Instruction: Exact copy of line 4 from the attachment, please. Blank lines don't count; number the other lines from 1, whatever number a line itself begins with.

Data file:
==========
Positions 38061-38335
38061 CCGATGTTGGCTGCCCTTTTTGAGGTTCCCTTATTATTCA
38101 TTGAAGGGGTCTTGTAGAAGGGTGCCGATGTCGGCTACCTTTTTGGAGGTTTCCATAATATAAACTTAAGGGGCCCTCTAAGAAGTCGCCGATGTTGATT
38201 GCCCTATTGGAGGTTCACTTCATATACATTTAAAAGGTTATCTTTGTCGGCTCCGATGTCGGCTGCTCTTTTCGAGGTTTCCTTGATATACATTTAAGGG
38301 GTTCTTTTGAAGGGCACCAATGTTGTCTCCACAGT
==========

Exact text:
38201 GCCCTATTGGAGGTTCACTTCATATACATTTAAAAGGTTATCTTTGTCGGCTCCGATGTCGGCTGCTCTTTTCGAGGTTTCCTTGATATACATTTAAGGG